What really happens when firing an Iron Red glaze are processes that
lead to good aggregation of the hematite particles. They don=3D92t
crystallize or need to recrystallize but stay as they are throughout
the firing. What we want to do is encourage and make it easy for the
hematite particles to come together to make larger color centers. We
also want to make sure we have good dispersion of these color centers
and, most importantly, we want to make sure we do not obscure these
red islands of color once we do make them.

Hematite aggregation is accomplished on the way up in a firing
sequence. It can occur, too, during a peak temperature hold or during
a portion of a slow cooling cycle. Personally I=3D92d rather aggregate
hematite on the way up =3D96 slow cooling is fraught with peril.

To make this thread more inclusive for those working with native clay,
umber, ochre, and other materials that introduce iron into a glaze,
I=3D92ll mention that all iron compounds in clays or those used as
additives become transformed by thermochemical reactions to hematite
between 800-900 C in an oxidation atmosphere. An oxidation atmosphere
is crucial to success. Under certain conditions additives or
ingredients in the glaze recipe (magnesium and potassium bentonite are
examples) can prevent, inhibit or delay oxidation of Fe(II) iron, but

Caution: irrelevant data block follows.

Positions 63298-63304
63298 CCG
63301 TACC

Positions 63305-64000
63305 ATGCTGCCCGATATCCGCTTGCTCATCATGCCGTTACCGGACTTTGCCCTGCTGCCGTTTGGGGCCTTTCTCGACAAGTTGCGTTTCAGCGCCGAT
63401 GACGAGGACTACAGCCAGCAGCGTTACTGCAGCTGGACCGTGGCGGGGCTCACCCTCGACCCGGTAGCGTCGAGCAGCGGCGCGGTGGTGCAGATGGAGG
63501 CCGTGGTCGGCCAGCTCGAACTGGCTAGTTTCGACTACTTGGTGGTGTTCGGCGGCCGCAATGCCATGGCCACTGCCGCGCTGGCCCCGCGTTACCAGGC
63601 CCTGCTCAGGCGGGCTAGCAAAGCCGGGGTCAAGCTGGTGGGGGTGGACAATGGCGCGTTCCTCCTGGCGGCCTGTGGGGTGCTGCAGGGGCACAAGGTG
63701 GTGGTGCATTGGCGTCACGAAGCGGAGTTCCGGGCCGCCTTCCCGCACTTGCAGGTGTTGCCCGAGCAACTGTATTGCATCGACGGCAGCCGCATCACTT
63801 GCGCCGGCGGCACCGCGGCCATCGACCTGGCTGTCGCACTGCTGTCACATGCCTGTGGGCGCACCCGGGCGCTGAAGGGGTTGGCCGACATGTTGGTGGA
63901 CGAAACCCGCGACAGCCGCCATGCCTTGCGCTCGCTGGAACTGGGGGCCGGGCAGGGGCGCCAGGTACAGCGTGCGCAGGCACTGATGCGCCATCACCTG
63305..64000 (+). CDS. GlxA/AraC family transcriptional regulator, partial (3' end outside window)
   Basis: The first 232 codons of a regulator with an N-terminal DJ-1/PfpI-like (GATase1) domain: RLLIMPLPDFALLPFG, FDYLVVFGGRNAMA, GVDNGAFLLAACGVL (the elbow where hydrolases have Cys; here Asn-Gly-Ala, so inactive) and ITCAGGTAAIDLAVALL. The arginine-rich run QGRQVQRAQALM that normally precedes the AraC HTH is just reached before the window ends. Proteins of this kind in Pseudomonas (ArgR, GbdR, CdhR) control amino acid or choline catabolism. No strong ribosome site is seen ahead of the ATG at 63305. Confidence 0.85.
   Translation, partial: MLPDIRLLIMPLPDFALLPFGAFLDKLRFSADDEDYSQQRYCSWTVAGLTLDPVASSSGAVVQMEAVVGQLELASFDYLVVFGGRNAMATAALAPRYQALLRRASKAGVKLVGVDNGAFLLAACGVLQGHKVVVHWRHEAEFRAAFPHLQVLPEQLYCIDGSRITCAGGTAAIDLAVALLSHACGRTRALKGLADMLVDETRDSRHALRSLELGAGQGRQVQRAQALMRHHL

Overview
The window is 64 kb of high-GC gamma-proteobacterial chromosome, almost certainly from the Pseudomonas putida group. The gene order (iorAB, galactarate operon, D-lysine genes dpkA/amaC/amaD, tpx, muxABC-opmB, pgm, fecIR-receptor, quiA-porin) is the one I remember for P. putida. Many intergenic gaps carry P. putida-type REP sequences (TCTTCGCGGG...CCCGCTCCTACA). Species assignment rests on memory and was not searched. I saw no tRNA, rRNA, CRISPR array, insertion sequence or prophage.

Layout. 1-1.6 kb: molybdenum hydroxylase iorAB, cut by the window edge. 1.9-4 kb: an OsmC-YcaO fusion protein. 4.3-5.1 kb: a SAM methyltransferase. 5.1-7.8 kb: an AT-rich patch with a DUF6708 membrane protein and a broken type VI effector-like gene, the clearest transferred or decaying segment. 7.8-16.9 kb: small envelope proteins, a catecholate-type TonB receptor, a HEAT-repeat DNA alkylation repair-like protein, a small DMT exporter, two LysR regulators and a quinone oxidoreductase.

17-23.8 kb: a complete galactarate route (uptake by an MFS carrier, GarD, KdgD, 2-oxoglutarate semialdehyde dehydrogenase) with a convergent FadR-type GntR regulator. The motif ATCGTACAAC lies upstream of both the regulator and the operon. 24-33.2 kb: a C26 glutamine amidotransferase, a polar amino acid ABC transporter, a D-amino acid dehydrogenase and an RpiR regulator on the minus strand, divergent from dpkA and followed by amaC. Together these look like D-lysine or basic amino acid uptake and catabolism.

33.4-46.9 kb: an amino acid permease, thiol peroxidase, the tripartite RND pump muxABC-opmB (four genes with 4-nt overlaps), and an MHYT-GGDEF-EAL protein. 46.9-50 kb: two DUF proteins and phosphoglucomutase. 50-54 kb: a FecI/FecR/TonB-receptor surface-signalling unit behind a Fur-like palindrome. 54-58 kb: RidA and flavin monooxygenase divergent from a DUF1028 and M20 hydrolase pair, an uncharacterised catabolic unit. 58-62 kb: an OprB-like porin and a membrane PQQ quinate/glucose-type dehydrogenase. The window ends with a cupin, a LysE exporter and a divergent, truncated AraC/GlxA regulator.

by 1000 C, given enough time to react, it=3D92s all hematite. (I fire my
native clay bodies slowly during this phase so that all my
non-hematite iron is transformed to hematite for great red-red color.)

Hematite does not enter into melt solution as firing progresses in
oxidation =3D96 it remains as discrete particles that can be thought of as
being embedded in the finished glaze later. (Some colorants, like
copper oxide and cobalt oxide can dissolved in the glaze solution;
they tend to form diffuse bleeding into the glaze that is seen as
non-crisp linear decorations or halos at color edges.) Iron that has
been released out of a clay lattice during the dehydroxylation of the
clay can become dissolved in the melt causing the glassy matrix itself
to become slightly colored, or this iron can be oxidized to hematite
particles that can then go on to aggregate happily with all the rest
of the hematite that may have been added to the recipe.

The particle size of hematite is important. Although somewhat
counter-intuitive, small particles actually aggregate more quickly. A
mix of particle sizes in non-hematite iron compounds, especially when
working at low temperatures, can yield streaky or molted surfaces in a
variety of pretty, but not necessarily desired hues =3D96 large particles
may oxidize more slowly and sometimes not completely.

The purity of the hematite itself can affect color. For example, in